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One night, Dracula himself appeared at the end of my bed, his collar and top lip curled in disdain, eyeing me balefully as if I wasn't tasty enough to attack.
Another night, a pool of moonlight illuminated a mummified hand, pitifully scrabbling through the shaggy carpet as if reaching for my toes. And then there was the tale of the young man who had tumbled into a meat-grinder, and had been resurrected as an animated pile of mincemeat, shuffling around outside my bedroom door and moaning pathetically.
I thus learned from a young age the magical power of storytelling. The shrubbery out in the garden became an army of orcs, poised to attack my brothers and me. Our bathtub was the Pacific Ocean, with rubber ducks and Lego blocks the various ships and islands.
Our treehouse was a fortress, and the neighbour's boy who mowed our lawns was the enemy, trying to scale our heights. Naturally, acorns became cannonballs, much to his chagrin.
Ever since the first humans gathered around the first campfire, stories have been woven, shared and elaborated upon. From chalky paintings daubed upon the walls of the Lascaux Caves, to the intricate novels of Victor Hugo, stories have fascinated humankind.
The methods of storytelling may have changed over the years, but the desire to hear and share stories about each other has remained constant over the ages.
One's early years are largely spent playing and exploring the world around us. The bedtime stories and fairy tales we are told around the kitchen table help shape our little worlds, and in turn, we relate these stories to others.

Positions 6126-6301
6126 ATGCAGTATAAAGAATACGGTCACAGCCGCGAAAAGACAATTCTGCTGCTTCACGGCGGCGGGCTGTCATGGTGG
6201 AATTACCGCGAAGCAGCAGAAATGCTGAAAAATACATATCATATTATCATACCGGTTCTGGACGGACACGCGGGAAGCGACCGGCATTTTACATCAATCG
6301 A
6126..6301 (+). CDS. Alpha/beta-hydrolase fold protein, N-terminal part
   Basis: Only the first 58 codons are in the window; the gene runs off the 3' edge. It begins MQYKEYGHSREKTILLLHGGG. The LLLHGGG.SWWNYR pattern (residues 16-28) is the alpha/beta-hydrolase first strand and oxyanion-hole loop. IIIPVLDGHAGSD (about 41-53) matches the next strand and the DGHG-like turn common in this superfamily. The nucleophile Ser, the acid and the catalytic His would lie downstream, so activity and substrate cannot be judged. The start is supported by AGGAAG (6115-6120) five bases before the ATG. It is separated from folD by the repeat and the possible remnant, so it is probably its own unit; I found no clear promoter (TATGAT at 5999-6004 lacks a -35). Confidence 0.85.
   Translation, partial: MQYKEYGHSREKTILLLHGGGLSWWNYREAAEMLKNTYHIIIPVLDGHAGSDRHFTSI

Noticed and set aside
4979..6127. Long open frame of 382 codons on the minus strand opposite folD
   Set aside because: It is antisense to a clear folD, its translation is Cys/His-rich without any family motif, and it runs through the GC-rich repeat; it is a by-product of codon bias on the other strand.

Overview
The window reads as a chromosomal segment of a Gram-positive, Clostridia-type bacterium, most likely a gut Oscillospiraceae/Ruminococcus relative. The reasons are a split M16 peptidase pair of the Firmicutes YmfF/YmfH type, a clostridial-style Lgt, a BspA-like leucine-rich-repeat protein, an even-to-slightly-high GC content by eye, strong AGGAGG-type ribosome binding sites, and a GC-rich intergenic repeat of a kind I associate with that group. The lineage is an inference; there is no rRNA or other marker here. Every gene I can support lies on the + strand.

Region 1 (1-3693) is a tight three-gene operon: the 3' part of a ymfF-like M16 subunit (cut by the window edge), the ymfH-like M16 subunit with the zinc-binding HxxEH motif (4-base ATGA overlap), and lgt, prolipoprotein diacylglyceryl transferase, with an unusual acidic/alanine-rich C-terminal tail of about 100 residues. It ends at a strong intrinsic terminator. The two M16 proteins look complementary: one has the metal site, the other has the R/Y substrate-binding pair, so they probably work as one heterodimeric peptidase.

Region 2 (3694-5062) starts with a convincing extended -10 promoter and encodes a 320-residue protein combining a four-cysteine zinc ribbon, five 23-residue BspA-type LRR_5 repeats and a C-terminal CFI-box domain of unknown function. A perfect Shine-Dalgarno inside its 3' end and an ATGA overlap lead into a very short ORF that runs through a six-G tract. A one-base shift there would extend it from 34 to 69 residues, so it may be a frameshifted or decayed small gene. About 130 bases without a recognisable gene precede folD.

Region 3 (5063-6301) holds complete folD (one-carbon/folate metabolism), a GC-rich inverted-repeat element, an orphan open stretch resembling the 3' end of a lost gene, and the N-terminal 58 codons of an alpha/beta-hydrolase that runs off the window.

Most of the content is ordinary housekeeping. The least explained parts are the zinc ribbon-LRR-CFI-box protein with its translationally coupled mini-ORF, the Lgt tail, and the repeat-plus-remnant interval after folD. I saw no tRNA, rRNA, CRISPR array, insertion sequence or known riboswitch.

What might look like simple childhood play is often highly important work, with imagination and play helping children to develop vital psychological and emotional capabilities. Our mischief, fighting, squabbling, and storytelling helped us understand the world around us, and work together to battle off any problems, be it orcs or shrubs.
We attach words to emotional experiences - we tell our teddies off for being naughty, or bellow out spells from Harry Potter as we attack each other with twigs and sticks. Indeed, various studies have shown that imaginative play can help to foster important social qualities in children, including empathy, co-operation, and appreciation of others' feelings.
Psychologists Eric Lindsay and Malinda Colwell found in 2013 that children who engage in imaginative play express more emotional engagement, thoughtfulness and understanding. Moreover, they express less negative emotional expression such as selfishness and anger, and go on to score higher on tests of emotional regulation and understanding.
''Now, what I want is, Facts. Teach these boys and girls nothing but Facts. Facts alone are wanted in life. Plant nothing else, and root out everything else.''
I was about 11 years old when I read Dickens' Hard Times. These opening lines, uttered by the dour Mr Gradgrind, sum up his hard and rationalist philosophy. I felt desperately sad for Tom and Louisa, deprived of any sense of fun, imagination and play.
Yet it seems as if throughout schools across the country, and indeed the world, the powers that be are slowly and inexorably draining all imaginative and creative elements from the curriculums, placing more weight on the ''hard'', ''objective'' subjects of maths and science, and lessening the importance of creative, ''easy'' subjects such as English, classics, dance, music, art and drama.
And certainly, Gradgrind's ''facts'' can be measured, weighed and approved by school inspectors, listed each quarter in well-thumbed newspapers and league tables. But what of imagination, creativity, and the sheer joy of reading and writing?
Maybe one day, I will have children myself. As I tuck them into bed, pulling the covers over their sleepy forms, I will tell them of weird and wonderful things, of ghouls and fairies, sprites and vampires, shapeshifters and pirates.
But perhaps I will leave the hallway light on for them, and my bedroom door open, just in case these creatures stray beyond the bounds of imagination and into their little worlds.
-Jean Balchin, a former English student at the University of Otago, is studying at Oxford University after being awarded a Rhodes Scholarship.